The simple answer is that YOU teach your dog how to behave with every interaction you have with him. Every single time you give your dog attention (even yelling at him), you are rewarding him for that behavior. He learns that jumping on you gets him the attention he craves. To dogs, negative attention is better than no attention at all!
While you are training your dog, keep these two basic rules of canine learning theory in mind:
- Dogs are reward-driven. They will do whatever gets them the best rewards. Remember that attention, whether negative or positive, is a high-value reward for most dogs.
- Dogs learn through consistency....they understand "always" and "never". They do not understand that jumping on family member is okay, while jumping on guests is not. If you don't want your dog to jump on your guests, do not allow your dog to jump on anyone.
So, if you want a calm, obedient dog remember to reward him with attention, toys, treats (whatever your dog likes) whenever he is behaving appropriately and deny him those rewards when he is not. He will quickly learn what behavior gets him the best rewards! Be consistent and be a leader.
If you ask 10 people, you are likely to get 10 different definitions of what leadership means to them. Most people think of elected officials or business managers as leaders. Dogs define leaders a different way. Your dog detects leadership by your demeanor and your behavior. You define your status to your dog, as leader or follower, with every interaction you have with him (or her). Dogs obey leaders. That is why it is so important for you to achieve the leadership characteristics YOUR DOG looks for in a leader, and be that leader consistently.
So, how can you demonstrate leadership to your dog? Here are a couple ways:
- Leaders never follow. If you allow your dog to go out or in the door before you, you are not a leader. If your dog drags you down the sidewalk on your walks, you are not a leader. Try asking your dog to sit and wait at the door, open the door a little and, as long as your dog remains sitting, continue to open the door. If your dog breaks the sit, immediately close the door and try again. Continue the process until your dog will remain sitting when door is fully open. Then release him, go through the door with him following you. You can do this with your dog standing if he doesn’t know how to sit and wait, but the sit is a better behavior at the door. Practice this exercise coming back in as well. If your dog is pulling on the leash, stop walking the moment the leash gets tight, encourage your dog to return to your side (use his favorite small treats), then continue the walk. Do this every time he starts to pull. He will soon learn the best rewards (treats and the walk) come when he keeps the leash loose!
- Leaders are calm. Raising your voice, being nervous, losing your temper…these behaviors lower your status in your dog’s perspective.
Did you know that how you eat demonstrates leadership? What does when and where your dog barks say about leadership? There are lots of ways, obvious and not so obvious, that you can use to establish leadership with your dog.
Remember that your dog’s training will be more successful, and he will be happier and more balanced once your roles are well defined. Contact us for more information. We'd love to help you become the leader your dog needs you to be.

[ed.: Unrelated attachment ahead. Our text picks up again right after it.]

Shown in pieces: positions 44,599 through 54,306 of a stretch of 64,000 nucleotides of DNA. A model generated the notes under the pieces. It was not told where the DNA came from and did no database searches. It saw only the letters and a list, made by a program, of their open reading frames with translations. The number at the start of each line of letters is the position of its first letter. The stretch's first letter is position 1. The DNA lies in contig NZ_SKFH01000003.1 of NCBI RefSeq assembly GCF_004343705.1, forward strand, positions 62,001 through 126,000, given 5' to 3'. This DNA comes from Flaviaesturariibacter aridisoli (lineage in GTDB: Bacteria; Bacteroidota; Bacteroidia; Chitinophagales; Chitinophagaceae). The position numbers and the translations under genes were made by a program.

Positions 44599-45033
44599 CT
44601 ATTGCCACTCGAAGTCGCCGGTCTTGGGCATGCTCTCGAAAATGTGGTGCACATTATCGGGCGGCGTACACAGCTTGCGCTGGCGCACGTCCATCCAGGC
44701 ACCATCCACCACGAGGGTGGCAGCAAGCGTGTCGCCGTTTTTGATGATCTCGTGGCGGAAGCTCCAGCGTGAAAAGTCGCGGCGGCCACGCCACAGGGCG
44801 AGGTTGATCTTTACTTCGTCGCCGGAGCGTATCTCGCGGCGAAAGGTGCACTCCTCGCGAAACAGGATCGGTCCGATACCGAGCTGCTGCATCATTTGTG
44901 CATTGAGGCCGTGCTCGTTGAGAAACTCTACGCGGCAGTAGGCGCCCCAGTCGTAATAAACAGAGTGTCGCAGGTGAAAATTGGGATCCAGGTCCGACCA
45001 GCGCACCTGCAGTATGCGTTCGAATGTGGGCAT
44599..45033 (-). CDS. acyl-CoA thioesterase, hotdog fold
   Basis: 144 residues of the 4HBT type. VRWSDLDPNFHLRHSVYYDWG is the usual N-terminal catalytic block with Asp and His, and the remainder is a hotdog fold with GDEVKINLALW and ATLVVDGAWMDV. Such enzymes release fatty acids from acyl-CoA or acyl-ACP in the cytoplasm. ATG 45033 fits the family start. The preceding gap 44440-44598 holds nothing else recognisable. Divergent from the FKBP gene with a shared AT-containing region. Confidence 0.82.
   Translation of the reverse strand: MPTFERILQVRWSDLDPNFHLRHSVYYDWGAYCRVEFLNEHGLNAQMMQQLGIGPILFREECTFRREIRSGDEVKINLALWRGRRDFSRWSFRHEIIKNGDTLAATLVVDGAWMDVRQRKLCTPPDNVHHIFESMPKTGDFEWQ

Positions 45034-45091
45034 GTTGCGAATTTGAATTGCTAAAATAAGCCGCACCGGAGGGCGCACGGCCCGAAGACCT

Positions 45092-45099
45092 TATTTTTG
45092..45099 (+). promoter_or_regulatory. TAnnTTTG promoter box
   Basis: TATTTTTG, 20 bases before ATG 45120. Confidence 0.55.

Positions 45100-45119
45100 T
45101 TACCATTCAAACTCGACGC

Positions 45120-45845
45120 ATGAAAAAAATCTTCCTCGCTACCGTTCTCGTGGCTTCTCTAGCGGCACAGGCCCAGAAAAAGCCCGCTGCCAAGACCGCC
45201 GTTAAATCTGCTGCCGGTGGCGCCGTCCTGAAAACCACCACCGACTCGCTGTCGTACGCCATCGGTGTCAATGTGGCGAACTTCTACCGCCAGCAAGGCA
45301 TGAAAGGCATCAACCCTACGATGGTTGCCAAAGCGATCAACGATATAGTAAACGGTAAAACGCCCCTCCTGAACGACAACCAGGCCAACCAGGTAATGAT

In the last couple of tips, we discussed how dogs learn and what it means to be a leader, from your dog’s perspective. In this tip, we will explore what is required to extinguish problem behaviors your dog may be exhibiting.
Does your dog jump on you, your family or your guests? Does your dog’s constant barking driving you nuts? These behaviors and others, such as digging, chewing on household items, unruliness in the house and nipping are normal behaviors to your dog, but can be inappropriate and problematic in our human environment. In order to extinguish a behavior that your dog considers normal and rewarding, trainers use a TREATMENT PLAN, which implements a four-pronged approach to the management and eventual elimination of the behavior in question.
The treatment plan consists of:
- Positive reinforcement of an alternate behavior
- Managing your dog’s environment so that he can be successful
- Consistency in your interactions with your dog
- Consequences for inappropriate behavior
Each problem behavior requires a unique treatment plan, and each dog and environment requires a treatment plan tailored to that dog and environment. We would love to help develop a treatment plan for you and your dog. Please contact us for your training needs.
Every year, millions of pets are surrendered to local animal control facilities for common, easily treated behavioral problems. There are very few happy endings for these pets. Digging, jumping, barking, nipping, etc...these behaviors are NORMAL dog behaviors, but are often unacceptable in the human environment. In order to extinguish these behaviors, we must teach the dog an alternate, acceptable behavior. Making this new behavior extremely rewarding to the dog, and not rewarding the undesired behavior, is how to teach a dog “manners”. Understanding how your dog learns, learning how to be a leader for your dog and being that leader consistently, and implementing the treatment plan consistently for the problem behavior will enable you to teach your dog how to live in your world with balance and joy. The household will be peaceful, and you will probably learn a good deal about yourself in the process.
If your dog is having behavioral problems, don’t wait for a miracle to solve the problem. Behavioral problems never get better, and generally worsen, without intervention. Please seek the advice of a qualified pet dog trainer. Your dog is worth the effort and you and your dog will be successful if you follow the plan!